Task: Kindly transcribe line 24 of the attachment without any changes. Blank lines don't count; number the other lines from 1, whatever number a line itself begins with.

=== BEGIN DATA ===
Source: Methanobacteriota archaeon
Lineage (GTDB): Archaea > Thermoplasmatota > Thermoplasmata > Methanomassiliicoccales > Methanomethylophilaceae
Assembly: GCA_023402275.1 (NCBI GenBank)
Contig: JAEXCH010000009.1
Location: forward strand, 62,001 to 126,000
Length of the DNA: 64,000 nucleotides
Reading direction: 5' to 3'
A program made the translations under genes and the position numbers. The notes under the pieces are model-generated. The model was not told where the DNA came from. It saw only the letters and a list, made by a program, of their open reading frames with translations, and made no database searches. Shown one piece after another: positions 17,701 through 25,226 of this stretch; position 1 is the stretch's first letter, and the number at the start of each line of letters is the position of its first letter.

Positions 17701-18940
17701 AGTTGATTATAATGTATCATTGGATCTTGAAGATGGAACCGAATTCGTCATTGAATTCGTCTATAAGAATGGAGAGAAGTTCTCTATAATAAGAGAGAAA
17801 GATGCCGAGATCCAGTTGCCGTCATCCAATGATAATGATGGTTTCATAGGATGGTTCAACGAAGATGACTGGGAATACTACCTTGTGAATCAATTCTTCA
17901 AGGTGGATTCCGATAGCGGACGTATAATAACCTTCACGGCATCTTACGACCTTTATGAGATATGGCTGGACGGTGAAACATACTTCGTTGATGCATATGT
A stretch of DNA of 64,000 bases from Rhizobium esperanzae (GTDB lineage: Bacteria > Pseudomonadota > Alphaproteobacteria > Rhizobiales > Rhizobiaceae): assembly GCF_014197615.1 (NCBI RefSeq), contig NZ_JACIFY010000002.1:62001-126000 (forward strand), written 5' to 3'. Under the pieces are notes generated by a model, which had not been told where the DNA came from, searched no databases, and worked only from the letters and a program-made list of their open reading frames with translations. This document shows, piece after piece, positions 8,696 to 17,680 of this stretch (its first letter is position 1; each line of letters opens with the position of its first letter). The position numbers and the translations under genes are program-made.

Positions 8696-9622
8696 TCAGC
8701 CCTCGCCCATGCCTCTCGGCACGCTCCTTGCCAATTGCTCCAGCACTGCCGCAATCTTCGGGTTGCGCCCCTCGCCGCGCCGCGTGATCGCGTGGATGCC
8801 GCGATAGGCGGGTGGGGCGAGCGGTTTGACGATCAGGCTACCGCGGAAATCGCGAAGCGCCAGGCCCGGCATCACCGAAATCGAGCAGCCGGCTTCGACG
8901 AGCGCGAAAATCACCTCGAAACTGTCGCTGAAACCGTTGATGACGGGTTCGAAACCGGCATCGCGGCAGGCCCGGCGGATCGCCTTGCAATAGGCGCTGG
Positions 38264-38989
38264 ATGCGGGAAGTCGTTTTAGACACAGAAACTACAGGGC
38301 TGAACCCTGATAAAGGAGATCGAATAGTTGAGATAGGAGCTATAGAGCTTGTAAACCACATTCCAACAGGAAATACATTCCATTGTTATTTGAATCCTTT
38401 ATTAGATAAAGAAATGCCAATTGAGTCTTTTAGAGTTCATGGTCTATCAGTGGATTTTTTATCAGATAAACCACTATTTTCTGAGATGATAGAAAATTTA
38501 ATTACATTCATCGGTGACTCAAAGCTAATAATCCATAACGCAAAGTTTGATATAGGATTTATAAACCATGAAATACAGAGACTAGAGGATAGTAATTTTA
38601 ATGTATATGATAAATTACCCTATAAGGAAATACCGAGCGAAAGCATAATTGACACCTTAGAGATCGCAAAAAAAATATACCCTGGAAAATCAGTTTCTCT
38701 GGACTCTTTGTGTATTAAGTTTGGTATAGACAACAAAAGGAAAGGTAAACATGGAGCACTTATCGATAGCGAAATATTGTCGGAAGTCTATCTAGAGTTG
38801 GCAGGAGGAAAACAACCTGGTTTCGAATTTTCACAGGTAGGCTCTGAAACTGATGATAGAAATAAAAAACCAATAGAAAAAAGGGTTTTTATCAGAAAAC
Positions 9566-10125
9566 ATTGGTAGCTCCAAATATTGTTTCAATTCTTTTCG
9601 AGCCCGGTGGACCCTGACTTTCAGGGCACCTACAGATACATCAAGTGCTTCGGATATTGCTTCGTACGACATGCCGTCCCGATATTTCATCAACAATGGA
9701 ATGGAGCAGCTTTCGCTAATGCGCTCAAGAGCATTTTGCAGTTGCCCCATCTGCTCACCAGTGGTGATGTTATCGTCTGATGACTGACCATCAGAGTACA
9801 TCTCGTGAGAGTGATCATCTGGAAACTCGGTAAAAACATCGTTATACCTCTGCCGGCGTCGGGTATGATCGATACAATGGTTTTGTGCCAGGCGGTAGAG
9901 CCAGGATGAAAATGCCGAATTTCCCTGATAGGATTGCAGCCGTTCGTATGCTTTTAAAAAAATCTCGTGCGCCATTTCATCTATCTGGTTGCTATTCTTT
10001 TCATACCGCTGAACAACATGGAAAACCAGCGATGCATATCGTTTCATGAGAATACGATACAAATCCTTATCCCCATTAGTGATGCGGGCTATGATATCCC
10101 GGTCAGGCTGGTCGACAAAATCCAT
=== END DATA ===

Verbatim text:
38601 ATGTATATGATAAATTACCCTATAAGGAAATACCGAGCGAAAGCATAATTGACACCTTAGAGATCGCAAAAAAAATATACCCTGGAAAATCAGTTTCTCT